Saab's SUV Storm Trouper

The 9-7X can power its way through a blizzard. But it lacks the European style that defines the brand

I can attest that the new 9-7X, Saab's first sports-utility vehicle, performs well in lousy weather. I picked up my test car in New Jersey one recent evening and drove it 110 miles to Northeast Pennsylvania in a whiteout blizzard. While other family vehicles were poking along or pulling off the highway, I sailed right on through in this all-wheel-drive vehicle.

A few days later, when a Federal Express driver called to say he couldn't get anywhere near my rural house because the roads were so icy, I hopped in the Saab and met him at the top of a steep, ice-covered hill he had been afraid to come down. No problem getting up and down the hill in the Saab.


  Partly because of these positive experiences, I've concluded that the Saab SUV, which was introduced last spring, is a lot better than its modest sales so far and mundane origins within parent company General Motors (GM) might indicate. This is one of those vehicles that has fallen through the cracks and shouldn't have. But if you're thinking of buying a fancy SUV -- say an Acura MDX, a loaded-up Jeep Grand Cherokee, or even a Mercedes M-Class -- it's worth comparison-shopping the Saab first. It's a domestically made vehicle with European flair at a good price.

Despite its Swedish nameplate, the 9-7X is made at a GM factory in Ohio and has the same chassis as GM's Trailblazer SUV. Even loaded with standard equipment, it starts at a relatively low $39,240 with a V-6 engine and $41,240 with a V-8. And Saab's Swedish engineers did a lot of nipping, tucking, and tweaking to give the 9-7X the looks and road feel Saabs are noted for.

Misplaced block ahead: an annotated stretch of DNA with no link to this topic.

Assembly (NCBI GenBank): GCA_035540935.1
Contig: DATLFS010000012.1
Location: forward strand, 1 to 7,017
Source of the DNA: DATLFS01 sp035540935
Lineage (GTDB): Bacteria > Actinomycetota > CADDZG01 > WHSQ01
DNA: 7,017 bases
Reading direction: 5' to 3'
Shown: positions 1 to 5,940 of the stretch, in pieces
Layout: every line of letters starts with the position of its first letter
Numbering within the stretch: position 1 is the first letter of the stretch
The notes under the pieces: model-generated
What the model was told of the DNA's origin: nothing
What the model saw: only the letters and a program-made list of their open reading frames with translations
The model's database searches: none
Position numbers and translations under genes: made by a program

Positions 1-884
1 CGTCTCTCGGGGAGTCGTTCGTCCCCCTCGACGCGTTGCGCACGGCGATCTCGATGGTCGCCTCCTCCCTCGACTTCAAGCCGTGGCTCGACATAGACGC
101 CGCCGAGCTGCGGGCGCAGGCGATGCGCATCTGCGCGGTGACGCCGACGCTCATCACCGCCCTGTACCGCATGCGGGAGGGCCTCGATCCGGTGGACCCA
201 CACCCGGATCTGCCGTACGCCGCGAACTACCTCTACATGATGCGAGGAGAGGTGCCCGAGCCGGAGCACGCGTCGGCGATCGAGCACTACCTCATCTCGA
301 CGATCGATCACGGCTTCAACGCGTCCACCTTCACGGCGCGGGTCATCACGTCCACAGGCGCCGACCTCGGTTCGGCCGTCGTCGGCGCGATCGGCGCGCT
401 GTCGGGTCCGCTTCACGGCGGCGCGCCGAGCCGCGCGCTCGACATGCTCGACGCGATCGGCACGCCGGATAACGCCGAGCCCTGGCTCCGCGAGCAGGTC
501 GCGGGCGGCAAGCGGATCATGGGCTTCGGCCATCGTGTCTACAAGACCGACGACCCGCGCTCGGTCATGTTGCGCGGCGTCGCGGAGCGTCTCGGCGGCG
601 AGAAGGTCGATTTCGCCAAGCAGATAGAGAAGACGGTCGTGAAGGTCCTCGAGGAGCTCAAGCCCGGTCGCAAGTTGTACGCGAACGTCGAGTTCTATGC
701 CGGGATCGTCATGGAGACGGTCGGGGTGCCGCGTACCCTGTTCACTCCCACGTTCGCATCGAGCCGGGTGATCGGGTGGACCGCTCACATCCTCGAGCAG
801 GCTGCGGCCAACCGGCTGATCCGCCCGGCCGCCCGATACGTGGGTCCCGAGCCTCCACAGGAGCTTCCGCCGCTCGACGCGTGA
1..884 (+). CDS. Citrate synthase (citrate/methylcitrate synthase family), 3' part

In terms of cosmetics, the 9-7X has Saab's traditional three-port front grill and clean, uncluttered European lines. The interior has a cockpit feel to it, and the standard wood and leather accents give it a classy appearance. As is traditional with Saabs, the ignition is in the center console, between the front seats.


  To maintain the typical feeling of driving a Saab, its engineers stiffened the front end. Both the front suspension and the electronically controlled air suspension system in the rear are tuned to give the 9-7X a sporty, relatively hard ride. The hydraulically assisted rack and pinion steering system are designed to be responsive to the slightest turn of the wheel, though the Saab felt a little loose and GM-like to me.

The 9-7X's power and quickness are impressive. Indeed, my only complaint about the vehicle's performance in inclement weather is that the 5.3-liter, 300-horsepower V-8 engine has so much oomph that the tires sometimes slip, causing the 9-7X to fishtail a little on snowy roads. I haven't tried the V-6, but it generates 290 horsepower, so it's nearly as powerful as the V-8.